wind power

The future of offshore wind in Europe is in doubt

1 November 2008

A study by the Arthur D Little consultancy warns that although offshore wind is clean, green and supported by policymakers, it faces formidable barriers, including significant technical challenges, to securing its position in Europe's future renewable energy mix.

The report*, entitled All at Sea: the Future of offshore wind pinpoints the high failure rate of offshore wind turbines, and technical challenges in general, as the critical issue that must be addressed before any progression of the industry is possible. It recommends industry collaboration as the way to to overcome the challenges offshore wind faces.

The offshore wind market is small, (1 GW in 2007, about 0.01% of global capacity) but growing fast, probably sevenfold in the next five years. Virtually all of this growth will happen in Europe, half of that in the UK, where government policy is fully behind exploitation of the UK’s potential. The bad news is that it will require a staggering increase from the 194 turbines currently installed in the UK to around 3000, with another 4000 onshore.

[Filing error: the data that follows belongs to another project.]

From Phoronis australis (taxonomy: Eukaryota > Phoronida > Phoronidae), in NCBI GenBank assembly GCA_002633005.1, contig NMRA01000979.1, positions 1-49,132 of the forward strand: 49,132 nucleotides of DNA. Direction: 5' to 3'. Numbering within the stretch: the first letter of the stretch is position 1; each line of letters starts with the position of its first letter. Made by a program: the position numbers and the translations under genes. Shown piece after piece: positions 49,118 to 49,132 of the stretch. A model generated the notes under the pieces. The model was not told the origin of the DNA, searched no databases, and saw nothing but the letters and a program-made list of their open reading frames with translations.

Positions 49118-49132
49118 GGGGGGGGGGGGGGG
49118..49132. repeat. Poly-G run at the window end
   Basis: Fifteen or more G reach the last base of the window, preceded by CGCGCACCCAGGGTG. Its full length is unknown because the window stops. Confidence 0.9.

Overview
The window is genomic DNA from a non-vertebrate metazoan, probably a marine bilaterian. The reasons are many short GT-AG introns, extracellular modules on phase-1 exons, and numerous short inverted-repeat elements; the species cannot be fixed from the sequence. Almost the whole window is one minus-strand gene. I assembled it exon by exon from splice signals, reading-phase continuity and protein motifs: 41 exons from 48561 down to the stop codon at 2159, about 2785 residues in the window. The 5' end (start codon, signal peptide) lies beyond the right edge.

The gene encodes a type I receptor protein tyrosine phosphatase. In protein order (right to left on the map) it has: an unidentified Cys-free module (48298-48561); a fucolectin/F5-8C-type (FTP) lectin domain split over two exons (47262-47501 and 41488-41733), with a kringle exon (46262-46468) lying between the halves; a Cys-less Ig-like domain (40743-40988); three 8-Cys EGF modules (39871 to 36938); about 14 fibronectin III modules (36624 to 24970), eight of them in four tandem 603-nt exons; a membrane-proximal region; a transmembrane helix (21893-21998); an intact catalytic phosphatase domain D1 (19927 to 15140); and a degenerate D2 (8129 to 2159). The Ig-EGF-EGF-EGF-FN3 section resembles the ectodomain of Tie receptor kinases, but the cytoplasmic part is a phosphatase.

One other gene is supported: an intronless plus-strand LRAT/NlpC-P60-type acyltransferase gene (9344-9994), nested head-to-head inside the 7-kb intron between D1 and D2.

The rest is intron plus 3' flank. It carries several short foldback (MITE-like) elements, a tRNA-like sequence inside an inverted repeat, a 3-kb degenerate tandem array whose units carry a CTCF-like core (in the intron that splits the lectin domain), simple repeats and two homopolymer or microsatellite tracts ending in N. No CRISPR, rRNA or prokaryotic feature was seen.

So despite the image of offshore wind as an ideal form of green energy its future, says ADL, is by no means assured. Supply constraints, logistical difficulties and technical concerns present significant obstacles to the expansion of the sector. The first two barriers can be handled but the technical challenges are less widely recognised and present the biggest barrier to long-term growth.